I’ll just be shocked to see Russia contribute to any peace in Syria other than the Assad Regime’s total destruction of its opponents, or really to any peace there at all.
10:28 pm: Ah, Bernie Sanders the Socialist: He scolds Secretary Clinton for taking-on Henry Kissinger as a foreign policy advisor. He notes the Nixon Administration’s ultraviolent (and horribly-failed) air war against the Khmer Rouge in Cambodia. He says, “I’m proud to say that Henry Kissinger is not my friend, that Kissinger is not someone I would ever listen to.”
Secretary Clinton comes back with a zinger that she used a week ago, and sounds more serious the more you think about it: Senator Sanders to this day does not identify a foreign policy advisor.
10:17 pm: A question about foreign policy: Secretary Clinton says that US air power needs to be used in conjunction with local forces–Arab and Kurdish fighters to fight the Islamic State. Nearly everyone who isn’t a dishonest blowhard–that is to say, Donald Trump or Ted Cruz–says the same thing; the question is always the quality and the reliability of the local forces with which US airstrikes would be concurrent. The Iraqi Army has finally become somewhat-serious about fighting the Islamic State, and Kurdish forces in both Iraq and Syria have as well; the Free Syrian Army and the various factions fighting under its umbrella have been reduced to tatters. As a result, under this strategy the Islamic State is in decline in Iraq but may be strengthening due to inattention in war-destroyed Syria.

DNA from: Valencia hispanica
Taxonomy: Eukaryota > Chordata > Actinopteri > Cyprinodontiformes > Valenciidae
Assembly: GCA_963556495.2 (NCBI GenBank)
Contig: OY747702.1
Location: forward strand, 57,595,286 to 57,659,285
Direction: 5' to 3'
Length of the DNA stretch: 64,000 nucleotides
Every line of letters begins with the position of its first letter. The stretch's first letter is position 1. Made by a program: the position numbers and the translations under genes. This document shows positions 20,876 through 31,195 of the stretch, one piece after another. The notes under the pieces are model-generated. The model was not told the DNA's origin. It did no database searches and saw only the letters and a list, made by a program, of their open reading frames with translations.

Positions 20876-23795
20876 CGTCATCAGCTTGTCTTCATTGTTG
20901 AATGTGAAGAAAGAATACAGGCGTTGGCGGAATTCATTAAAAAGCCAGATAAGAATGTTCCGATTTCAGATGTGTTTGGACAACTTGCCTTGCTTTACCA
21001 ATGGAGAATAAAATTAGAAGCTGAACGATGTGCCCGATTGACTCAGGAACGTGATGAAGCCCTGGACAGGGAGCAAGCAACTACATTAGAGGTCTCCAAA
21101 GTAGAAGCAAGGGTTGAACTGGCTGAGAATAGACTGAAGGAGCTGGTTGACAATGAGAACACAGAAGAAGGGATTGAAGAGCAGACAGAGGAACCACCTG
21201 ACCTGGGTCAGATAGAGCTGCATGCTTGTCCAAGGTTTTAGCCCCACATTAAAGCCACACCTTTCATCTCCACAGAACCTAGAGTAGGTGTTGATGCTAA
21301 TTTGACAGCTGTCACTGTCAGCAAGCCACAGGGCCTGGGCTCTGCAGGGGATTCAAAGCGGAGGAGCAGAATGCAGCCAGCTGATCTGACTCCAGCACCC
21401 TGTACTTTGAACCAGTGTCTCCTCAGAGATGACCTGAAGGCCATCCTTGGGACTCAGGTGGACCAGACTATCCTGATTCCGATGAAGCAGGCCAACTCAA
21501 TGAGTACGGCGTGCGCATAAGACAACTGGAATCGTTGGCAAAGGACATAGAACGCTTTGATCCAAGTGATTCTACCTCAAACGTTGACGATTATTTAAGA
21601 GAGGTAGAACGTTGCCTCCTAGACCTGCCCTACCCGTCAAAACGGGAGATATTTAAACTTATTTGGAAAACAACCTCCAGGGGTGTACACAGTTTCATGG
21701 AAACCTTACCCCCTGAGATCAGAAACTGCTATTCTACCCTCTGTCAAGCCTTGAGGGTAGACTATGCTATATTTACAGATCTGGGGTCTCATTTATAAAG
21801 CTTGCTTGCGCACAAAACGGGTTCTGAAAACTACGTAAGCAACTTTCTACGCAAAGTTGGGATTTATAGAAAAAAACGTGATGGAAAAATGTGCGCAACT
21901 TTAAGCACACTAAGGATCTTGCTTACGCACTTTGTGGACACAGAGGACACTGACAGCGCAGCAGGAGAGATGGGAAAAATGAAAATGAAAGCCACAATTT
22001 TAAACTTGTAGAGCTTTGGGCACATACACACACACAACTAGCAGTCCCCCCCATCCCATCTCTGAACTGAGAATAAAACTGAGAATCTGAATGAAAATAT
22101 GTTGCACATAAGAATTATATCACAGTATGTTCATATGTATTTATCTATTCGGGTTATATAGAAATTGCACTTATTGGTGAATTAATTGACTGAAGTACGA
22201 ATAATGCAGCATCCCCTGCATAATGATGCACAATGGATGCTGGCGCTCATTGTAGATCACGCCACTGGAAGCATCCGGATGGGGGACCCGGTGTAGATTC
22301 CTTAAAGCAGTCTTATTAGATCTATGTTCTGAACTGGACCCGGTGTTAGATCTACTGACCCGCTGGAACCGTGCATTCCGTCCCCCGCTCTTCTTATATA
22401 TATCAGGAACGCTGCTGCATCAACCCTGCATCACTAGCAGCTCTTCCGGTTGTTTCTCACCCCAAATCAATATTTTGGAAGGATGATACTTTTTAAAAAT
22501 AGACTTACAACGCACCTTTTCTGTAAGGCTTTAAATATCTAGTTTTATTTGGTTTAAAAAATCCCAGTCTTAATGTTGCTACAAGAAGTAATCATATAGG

Senator Sanders again notes his opposition from the outset to George W. Bush’s Iraq War; the contrast, that Clinton opposed it, is almost known implicitly at this point. He notes that a good was done when the Obama Administration used air power in conjunction with local Libyan forces to depose the murderous Gaddafi Regime in 2011. He then notes the factionalization and disorder that has predominated in Libya ever since. He expresses frustration with over 60 years of US-led regime change. I’m really tired of hearing politicians offer their position on regime change as such. We saved a lot of lives in Libya.